Inner Sunset Streetscape Design Review Draws A Lively Crowd

San Francisco Public Works (DPW) held a community meeting last night at the County Fair building (1199 9th Ave.) to present revised plans for the Inner Sunset phase of the Irving Streetscape Improvements Project. Once completed, DPW says the project will shorten travel times and “provide a safer and more inviting environment for pedestrians, motorists and transit riders.”

The presentation reviewed proposals for Irving Street between 9th and 5th avenues. Project manager Mike Rieger said the goals for this section of streetscaping were to add green space and new, safe transit amenities, as well as community spaces “which reflect the neighborhood identity.” Project costs are covered by a 2011 Road Repaving and Street Safety Bond.

Because many riders who disembark at 9th & Irving head for Golden Gate Park, the proposal includes wayfinding tools and directional designs to steer them in the right direction. “A lot of people come to the neighborhood but don’t realize the park is north one block,” said Rieger. The current inbound streetcar stop will be moved from Irving Street to a new 120-foot bulb-out on 9th Avenue that includes the existing parklet in front of Arizmendi Bakery.

“Irving Street has a very strong connection to Golden Gate Park,” said Martha Ketterer, a DPW landscape architect who grew up in the Inner Sunset. The neighborhood character is “eclectic and playful with whimsy and green spaces,” she said. “We felt it should reflect the park in a more organic, natural way.”

To better orient visitors and create new communal space, Ketterer designed a waiting zone for the relocated Muni stop on 9th Avenue and a “mixing zone” to facilitate the flow of pedestrian traffic. In keeping with results of a neighborhood survey, the bulb-out will have raised oval planters with seating “to make it a comfortable transition from one zone to the next,” said Ketterer. Arizmendi’s parklet will be moved further out as the sidewalk is expanded.

Ketterer noted that the western sidewalk on 9th Avenue between Judah and Irving is 630 feet long, which means the new bulb-out is “less than 20 percent of the block.” Several residents raised concerns that streetscaping would create obstacles that could make the sidewalk less accessible. “Our job is to make sure that bulbs are pleasing and pedestrian-oriented,” said Rieger.

Adding seating and trees to a parklet on a busy sidewalk allows the new bulb to “really become an amenity to the neighborhood that’s also a respite,” said Ketterer. Arizmendi has already offered to help maintain the area around its existing parklet and DPW is in talks with other merchants and residents who’ll do “some day-to-day upkeep to make sure things are looking good,” said Rieger.

In front of the Citibank at 8th & Irving, plans call for trees, a new paving surface for the sidewalk and a circular seating area that will have art or sculpture at its focal point, Ketterer said. At 5th & Irving, DPW has consulted with Martha Bros. Coffee to come up with a new placement for a Muni shelter, as well as plantings and new seating.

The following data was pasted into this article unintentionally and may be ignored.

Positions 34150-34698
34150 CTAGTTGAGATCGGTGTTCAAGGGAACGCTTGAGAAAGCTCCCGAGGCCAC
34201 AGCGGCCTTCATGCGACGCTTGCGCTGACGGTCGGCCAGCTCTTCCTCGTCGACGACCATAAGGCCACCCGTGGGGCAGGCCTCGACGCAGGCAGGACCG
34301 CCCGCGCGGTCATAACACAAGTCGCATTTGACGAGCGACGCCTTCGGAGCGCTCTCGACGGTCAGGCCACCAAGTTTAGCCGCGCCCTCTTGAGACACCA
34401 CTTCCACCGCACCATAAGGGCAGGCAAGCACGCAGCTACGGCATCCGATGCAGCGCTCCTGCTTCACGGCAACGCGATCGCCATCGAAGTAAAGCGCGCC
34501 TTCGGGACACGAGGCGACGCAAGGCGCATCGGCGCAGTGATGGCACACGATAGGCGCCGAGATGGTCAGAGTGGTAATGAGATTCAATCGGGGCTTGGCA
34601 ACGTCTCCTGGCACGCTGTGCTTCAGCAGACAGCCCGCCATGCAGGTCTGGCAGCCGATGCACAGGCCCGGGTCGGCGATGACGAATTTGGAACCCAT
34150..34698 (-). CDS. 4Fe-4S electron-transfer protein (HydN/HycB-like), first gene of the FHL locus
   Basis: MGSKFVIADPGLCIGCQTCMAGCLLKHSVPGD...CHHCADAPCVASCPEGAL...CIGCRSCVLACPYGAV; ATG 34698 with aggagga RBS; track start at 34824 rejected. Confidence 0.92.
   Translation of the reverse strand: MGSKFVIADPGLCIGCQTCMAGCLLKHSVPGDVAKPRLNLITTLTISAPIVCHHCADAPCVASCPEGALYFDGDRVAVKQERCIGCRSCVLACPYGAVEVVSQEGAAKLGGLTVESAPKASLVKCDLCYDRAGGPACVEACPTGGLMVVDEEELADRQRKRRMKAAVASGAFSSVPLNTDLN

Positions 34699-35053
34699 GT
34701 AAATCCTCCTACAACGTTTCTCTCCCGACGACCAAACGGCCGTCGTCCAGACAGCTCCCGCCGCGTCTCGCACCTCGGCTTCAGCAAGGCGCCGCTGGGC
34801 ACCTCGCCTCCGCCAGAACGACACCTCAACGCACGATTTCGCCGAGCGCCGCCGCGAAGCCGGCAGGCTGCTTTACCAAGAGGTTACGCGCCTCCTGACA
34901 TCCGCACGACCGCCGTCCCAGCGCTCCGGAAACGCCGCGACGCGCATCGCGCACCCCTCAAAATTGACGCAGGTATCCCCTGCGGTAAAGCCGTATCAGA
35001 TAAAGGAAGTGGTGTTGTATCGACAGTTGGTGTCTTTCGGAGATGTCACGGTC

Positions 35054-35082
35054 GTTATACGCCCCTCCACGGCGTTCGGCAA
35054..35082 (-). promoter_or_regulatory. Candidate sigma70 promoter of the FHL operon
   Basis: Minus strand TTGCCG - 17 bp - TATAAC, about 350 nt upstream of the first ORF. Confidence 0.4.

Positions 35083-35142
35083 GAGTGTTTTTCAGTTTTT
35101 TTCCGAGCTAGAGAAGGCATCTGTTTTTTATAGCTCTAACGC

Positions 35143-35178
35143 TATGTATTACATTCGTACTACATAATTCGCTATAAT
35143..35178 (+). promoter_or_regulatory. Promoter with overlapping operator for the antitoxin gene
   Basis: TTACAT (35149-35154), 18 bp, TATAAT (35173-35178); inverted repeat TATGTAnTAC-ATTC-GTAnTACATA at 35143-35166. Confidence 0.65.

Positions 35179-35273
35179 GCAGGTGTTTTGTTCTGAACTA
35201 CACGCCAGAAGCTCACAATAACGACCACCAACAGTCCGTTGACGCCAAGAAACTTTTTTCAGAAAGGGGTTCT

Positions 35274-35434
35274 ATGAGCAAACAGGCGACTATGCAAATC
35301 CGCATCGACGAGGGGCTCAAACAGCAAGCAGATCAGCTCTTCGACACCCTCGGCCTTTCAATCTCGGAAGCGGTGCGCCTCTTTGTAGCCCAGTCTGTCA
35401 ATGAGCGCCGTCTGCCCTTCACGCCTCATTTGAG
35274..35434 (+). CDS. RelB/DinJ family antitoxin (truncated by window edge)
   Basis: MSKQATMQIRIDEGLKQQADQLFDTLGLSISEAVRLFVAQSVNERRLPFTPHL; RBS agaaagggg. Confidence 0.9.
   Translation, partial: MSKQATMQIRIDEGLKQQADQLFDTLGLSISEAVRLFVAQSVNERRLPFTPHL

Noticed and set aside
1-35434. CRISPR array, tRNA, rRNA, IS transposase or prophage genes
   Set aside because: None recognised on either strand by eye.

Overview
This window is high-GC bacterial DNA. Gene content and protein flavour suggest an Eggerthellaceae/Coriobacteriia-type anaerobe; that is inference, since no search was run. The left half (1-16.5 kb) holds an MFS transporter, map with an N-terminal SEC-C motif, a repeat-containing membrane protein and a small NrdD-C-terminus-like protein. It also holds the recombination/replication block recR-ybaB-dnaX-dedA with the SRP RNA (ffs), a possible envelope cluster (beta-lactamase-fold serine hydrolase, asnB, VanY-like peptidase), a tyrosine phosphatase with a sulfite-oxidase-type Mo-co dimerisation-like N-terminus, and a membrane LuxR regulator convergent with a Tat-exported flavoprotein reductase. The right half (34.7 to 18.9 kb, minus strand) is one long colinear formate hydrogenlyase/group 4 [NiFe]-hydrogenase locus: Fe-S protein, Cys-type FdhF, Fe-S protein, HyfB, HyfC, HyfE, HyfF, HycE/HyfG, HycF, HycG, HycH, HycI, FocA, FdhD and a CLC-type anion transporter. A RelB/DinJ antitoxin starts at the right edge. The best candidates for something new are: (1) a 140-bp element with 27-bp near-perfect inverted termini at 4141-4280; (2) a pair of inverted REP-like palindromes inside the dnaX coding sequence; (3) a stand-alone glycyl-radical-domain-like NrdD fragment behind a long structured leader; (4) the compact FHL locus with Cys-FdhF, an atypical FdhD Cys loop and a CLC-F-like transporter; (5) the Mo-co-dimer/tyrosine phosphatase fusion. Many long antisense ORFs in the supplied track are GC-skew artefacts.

Several attendees raised concerns that seating areas will attract people who’ll want to sleep or stay put for extended periods of time, but Rieger said the proposed seating is “not comfortable enough so that it can be slept on. You can sit there for 20 minutes comfortably, but maybe not much longer.”

New trees and plantings come with a 1-year warranty and will be maintained for the first three years by the contractor who wins the bid, said Reiger. This stipulation is “to make sure plants get established so they require less maintenance.”

DPW Project Manager Mike Rieger

Streetscape improvements will bring upgrades to area infrastructure; seismic upgrades for the AWSS high-pressure water system, and repaved street surfaces, and existing traffic bulbs near Carl & Stanyan will be spruced up with design elements borrowed from the work farther west, which is expected to begin in the first half of 2016, said Rieger.

After the presentation, several people asked pointed questions about maintenance and cleaning, the potential for sidewalk congestion and efforts to make the Inner Sunset less convenient for drivers. “I’m going to be stuck behind the N-Judah the whole time,” said one resident. Another voiced concerns that narrowing 9th could hinder fire trucks: “We need to keep the roads open for emergency vehicles.”

Rieger said SFFD, SFPD, SFMTA and other relevant agencies didn’t find any issues with the proposed changes, noting that “the current travel lane on 9th Avenue is much wider” than what’s common elsewhere in San Francisco. When work is completed, the area will lose a total of 14 parking spaces within the streetscape project's boundary.

For a sizable contingent, the changes were hard to accept, despite the fact that city agencies have solicited neighborhood input and held multiple meetings. Said one resident, “it functions very well as a commercial zone right now. It’s not the park; this is a mini-mall.” Another attendee asked for a show of hands to see how many were opposed to the bulb on 9th Avenue. Slightly less than half the room raised their hands before breaking into applause.

The Inner Sunset renovations are still in the design phase and won't be finalized until mid-year, after which point bids and proposals will come in so that contractors can start work, potentially as early as this winter.

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Inner sunset streetscape design review draws a lively crowd